(WatchDogReport.org) – Singer and songwriter Melanie Anne Safka, who had a deep, raspy voice, has died at the age of 76. She was born on February 3, 1947, in Astoria, Queens. In 1969, Melanie was a surprise star at the Woodstock Music Festival. Her charmingly innocent voice made her a number-one hit on the Billboard charts just two years later.
The daughter of Frederick and Pauline (Altomare) Safka, she began singing at a young age and made her television debut on “Live Like a Millionaire” when she was four years old. While a student at the American Academy of Dramatic Arts, she took her act to New York’s folk dens.
After signing with Columbia Records and releasing two singles there, she relocated to Buddah Records. At first, she was most popular in Europe, where she made several television appearances; her 1969 French hit “Bobo’s Party” peaked at number one.
A girl who longs for a boy passes his house on her bike and skates in Melanie’s 1971 album “Gather Me,” the title track of which is the song that brought Melanie the most fame. It topped the charts in the United States and several other countries.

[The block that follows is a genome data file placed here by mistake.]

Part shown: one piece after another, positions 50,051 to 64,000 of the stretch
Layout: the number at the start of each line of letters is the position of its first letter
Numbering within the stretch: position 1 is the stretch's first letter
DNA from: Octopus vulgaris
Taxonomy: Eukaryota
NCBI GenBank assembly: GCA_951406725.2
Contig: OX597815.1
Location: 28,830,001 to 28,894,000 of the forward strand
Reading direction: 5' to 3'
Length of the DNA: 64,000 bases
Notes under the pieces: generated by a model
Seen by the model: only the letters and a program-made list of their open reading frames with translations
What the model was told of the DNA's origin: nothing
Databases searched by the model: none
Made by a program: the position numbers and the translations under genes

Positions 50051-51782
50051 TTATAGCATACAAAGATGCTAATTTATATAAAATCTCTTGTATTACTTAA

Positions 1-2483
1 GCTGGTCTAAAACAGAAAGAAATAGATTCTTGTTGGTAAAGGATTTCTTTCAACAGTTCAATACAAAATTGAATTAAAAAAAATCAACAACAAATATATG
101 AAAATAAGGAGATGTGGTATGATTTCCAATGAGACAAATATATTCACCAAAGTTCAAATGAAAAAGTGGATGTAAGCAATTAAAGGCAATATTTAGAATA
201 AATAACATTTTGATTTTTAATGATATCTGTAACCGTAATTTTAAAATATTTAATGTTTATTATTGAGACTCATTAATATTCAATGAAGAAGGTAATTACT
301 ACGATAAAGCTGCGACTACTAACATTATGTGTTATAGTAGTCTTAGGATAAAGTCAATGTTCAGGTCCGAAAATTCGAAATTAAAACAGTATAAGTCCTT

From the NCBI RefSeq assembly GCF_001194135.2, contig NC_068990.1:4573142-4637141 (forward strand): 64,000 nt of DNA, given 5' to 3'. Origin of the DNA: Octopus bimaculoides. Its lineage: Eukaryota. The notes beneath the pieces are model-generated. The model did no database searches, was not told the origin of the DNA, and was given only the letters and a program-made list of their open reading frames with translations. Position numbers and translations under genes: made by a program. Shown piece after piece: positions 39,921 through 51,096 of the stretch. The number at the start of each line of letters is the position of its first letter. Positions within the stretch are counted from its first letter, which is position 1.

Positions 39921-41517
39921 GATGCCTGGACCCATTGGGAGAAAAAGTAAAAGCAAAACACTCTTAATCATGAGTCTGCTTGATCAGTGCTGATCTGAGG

As a musical relic of the 1970s, reflecting the vibrant kitschiness and love-the-one-you’re-with carnality of that decade, “Brand New Key” would endure in popular culture and is still played on the radio.
Melanie was just 22 years old when she made her Woodstock appearance, but she was already well-known in the New York folk scene. She and Joan Baez were the only two female performers at the event who sang solo.
A gospel-style backup band, the Edwin Hawkins Singers, helped her record “Lay Down (Candles in the Rain),” which she wrote after seeing people in the Woodstock audience lighting candles. It was her first single, which peaked at number six on the Billboard Hot 100 upon its 1970 release.
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